Deciding the future of the Brisbane Broncos coaching position has become like a high stakes game of poker and regardless of the outcome, it could prove a costly hand for the club.
With Wayne Bennett declaring that "next year will be the appropriate time" for him to determine if he wants to continue coaching, the Broncos need to decide whether to effectively sack the person most responsible for the club's success by signing Craig Bellamy.
While Bennett said he supported - and even encouraged - the Broncos to look at a succession plan for when he finally calls it a day, his timeline for making that decision puts the club in an awkward position.
Bennett is contracted until the end of the 2019 season and has made it clear he does not intend to walk away before then, while CEO Paul White has given assurances that the club will not move him on.
However, it's hard to believe the seven-time premiership winning mentor would be willing to spend 18 months as a lame-duck coach before Bellamy's arrival in 2020.
It's equally difficult to imagine Bellamy taking a year away from the game without pay while he waits for Bennett to finish his 26th season in charge of Brisbane.
Bellamy needs to make a call on his future at Melbourne now. If he chooses to leave Bennett will not get to decide when his time with the Broncos officially ends as he wants to wait until early next year to assess whether to continue.
If Bellamy was to take over next season and Brisbane were to pay out Bennett, the estimated cost of both their salaries would consume almost half of the club's $5.7 million football department salary cap unless they back-ended Bellamy's contract.
However, doing so would be difficult as the Broncos are one of the clubs who need to slash their football department spending by up to $2.5 million to comply with the ceiling, which is policed as a soft cap for the first three years before attracting a luxury tax of 37 cents for every dollar exceeded.
In other words, if Brisbane were to spend $1 million more than the $5.7 million cap, they would have to pay $370,000 as well as the cost of any settlement with Bennett, who is reportedly paid about $1 million per year.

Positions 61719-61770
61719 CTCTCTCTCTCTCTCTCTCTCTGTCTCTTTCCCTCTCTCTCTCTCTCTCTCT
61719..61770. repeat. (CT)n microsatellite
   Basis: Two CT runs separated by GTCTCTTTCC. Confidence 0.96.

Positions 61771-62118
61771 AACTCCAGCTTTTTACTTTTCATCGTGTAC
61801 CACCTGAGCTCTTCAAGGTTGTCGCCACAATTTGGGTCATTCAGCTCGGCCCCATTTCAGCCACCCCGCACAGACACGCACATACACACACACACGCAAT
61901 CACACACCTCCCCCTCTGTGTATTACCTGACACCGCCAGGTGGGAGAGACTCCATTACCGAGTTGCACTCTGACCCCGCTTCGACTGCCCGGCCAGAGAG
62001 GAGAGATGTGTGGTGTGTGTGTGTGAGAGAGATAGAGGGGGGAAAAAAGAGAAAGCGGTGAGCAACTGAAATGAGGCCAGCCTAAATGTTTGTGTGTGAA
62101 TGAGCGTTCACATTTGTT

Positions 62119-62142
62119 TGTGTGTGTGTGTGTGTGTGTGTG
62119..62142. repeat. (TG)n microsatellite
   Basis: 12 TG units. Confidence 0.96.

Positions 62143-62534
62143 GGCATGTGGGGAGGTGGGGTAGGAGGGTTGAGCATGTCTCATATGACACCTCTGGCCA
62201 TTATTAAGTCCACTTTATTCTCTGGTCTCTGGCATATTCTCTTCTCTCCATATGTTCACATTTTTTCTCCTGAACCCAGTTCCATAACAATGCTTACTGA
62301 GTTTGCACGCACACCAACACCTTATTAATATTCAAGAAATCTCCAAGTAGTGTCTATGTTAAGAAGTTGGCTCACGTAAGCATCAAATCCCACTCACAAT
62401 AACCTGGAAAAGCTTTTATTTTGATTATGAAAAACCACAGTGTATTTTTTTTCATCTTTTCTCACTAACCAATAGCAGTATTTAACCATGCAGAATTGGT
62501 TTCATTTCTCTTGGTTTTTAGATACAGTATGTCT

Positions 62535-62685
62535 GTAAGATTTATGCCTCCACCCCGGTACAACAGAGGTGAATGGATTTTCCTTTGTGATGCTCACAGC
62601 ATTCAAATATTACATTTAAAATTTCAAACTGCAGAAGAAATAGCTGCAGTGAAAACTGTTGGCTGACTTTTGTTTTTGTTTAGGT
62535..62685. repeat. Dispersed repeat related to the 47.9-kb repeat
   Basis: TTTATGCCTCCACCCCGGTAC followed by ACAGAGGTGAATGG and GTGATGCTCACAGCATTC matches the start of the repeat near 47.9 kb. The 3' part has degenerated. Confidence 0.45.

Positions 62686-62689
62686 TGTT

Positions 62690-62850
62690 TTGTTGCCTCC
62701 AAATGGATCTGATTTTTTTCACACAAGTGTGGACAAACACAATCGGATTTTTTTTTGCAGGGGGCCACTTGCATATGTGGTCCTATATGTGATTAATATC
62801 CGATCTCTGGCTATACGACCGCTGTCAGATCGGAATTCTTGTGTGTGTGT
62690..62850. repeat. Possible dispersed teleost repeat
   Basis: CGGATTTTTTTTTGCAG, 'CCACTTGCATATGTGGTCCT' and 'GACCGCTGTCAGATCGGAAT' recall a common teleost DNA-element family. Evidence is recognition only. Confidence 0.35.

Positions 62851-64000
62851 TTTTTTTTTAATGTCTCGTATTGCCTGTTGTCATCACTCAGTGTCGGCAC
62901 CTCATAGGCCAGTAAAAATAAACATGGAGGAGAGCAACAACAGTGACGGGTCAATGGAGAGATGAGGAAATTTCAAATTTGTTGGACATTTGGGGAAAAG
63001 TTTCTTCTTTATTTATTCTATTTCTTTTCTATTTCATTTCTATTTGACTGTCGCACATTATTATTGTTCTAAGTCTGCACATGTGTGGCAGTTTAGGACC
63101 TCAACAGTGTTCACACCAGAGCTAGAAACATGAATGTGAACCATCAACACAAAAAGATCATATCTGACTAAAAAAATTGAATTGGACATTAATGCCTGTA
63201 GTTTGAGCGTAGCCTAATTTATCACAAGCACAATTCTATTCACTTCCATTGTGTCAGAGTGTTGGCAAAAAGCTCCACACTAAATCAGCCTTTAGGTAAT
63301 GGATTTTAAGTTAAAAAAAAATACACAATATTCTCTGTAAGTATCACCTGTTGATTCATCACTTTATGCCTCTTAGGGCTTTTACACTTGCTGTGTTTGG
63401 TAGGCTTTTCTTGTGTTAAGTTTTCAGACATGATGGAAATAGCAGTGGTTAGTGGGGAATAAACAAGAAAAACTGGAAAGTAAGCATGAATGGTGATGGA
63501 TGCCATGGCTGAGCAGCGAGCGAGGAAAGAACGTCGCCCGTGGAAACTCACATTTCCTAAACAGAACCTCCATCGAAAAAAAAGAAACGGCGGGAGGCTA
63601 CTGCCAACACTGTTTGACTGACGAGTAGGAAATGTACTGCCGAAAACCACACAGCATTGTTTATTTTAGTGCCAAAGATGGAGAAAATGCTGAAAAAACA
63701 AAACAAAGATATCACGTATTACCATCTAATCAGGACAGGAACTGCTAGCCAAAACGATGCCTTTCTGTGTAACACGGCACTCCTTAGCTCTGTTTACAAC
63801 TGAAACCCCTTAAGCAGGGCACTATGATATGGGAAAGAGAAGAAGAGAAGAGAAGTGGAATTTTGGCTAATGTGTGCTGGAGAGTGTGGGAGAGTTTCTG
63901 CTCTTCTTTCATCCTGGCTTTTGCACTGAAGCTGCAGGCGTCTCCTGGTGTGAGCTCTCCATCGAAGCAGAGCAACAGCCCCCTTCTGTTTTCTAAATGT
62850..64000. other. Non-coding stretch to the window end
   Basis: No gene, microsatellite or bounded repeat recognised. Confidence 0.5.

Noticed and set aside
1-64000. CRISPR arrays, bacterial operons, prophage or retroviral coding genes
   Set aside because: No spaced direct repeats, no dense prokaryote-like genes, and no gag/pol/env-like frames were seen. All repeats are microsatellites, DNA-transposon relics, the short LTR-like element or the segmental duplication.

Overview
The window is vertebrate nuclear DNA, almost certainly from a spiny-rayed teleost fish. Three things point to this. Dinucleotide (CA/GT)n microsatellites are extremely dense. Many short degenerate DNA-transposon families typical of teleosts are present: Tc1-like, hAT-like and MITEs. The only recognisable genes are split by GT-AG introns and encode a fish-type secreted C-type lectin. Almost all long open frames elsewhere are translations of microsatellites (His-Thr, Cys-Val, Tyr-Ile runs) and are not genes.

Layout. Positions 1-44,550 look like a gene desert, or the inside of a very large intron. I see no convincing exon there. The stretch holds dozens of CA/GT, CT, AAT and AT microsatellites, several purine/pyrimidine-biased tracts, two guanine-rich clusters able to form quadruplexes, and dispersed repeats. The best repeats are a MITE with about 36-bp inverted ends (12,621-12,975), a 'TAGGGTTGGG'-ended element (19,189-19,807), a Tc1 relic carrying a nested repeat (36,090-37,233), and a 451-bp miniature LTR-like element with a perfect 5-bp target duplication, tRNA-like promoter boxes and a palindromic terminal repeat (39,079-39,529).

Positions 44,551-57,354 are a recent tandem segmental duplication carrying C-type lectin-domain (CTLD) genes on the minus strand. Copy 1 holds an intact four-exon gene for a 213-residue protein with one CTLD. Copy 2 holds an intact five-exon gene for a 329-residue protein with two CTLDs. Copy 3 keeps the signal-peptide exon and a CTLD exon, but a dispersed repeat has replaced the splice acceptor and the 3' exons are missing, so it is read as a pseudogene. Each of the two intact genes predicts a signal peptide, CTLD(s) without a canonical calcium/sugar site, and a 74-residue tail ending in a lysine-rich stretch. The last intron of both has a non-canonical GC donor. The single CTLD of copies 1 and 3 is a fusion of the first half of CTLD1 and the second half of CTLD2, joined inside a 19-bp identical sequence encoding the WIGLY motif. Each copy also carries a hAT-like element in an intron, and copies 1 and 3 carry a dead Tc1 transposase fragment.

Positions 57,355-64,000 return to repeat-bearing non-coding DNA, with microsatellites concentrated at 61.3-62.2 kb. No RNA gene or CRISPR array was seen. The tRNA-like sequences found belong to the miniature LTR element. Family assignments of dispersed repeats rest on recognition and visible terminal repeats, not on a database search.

While Bellamy's hiring would provide the Broncos with a succession plan expected to deliver continued success, there is likely to be a high price to pay as Bennett has many high-profile supporters who may view the move as a sign of disrespect for the 800-game coach.
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Bennett only returned to Brisbane in 2015 after receiving the endorsement of then News Corporation boss Lachlan Murdoch, who was last week confirmed as the new 21st Century Fox CEO and chairman.
The 68-year-old's achievements in the game have earned him backing among the top-end-of-town, particularly in Brisbane where the Broncos are the only NRL team and the city's No.1 sporting outfit.
Given his success, it is hard to understand Bennett wanting to remain in charge for a season which the club had decided before it had started was to be his last. History suggests coaches in that position do not fare well.
The best-known example is Peter Louis at North Sydney, who was the second most successful coach in the history of the foundation club after taking the Bears to the finals each year from 1994 to 1998 before announcing that 1999 was to be his last. He did not see out the season.
Bennett has already claimed he has other coaching options and it is difficult to accept that a club near the bottom of the Telstra Premiership ladder, such as Parramatta, Canterbury or Gold Coast, wouldn't be interested if he was to become available.
Of course, there is the possibility – even likelihood – that Bellamy will opt to remain in Melbourne rather than return to the club he left in 2003 after learning his coaching trade under Bennett.
However, the fact the Broncos are now waiting on a decision about Bellamy's future to decide Bennett’s may have irreparably strained the relationship between the NRL's biggest club and most successful coach.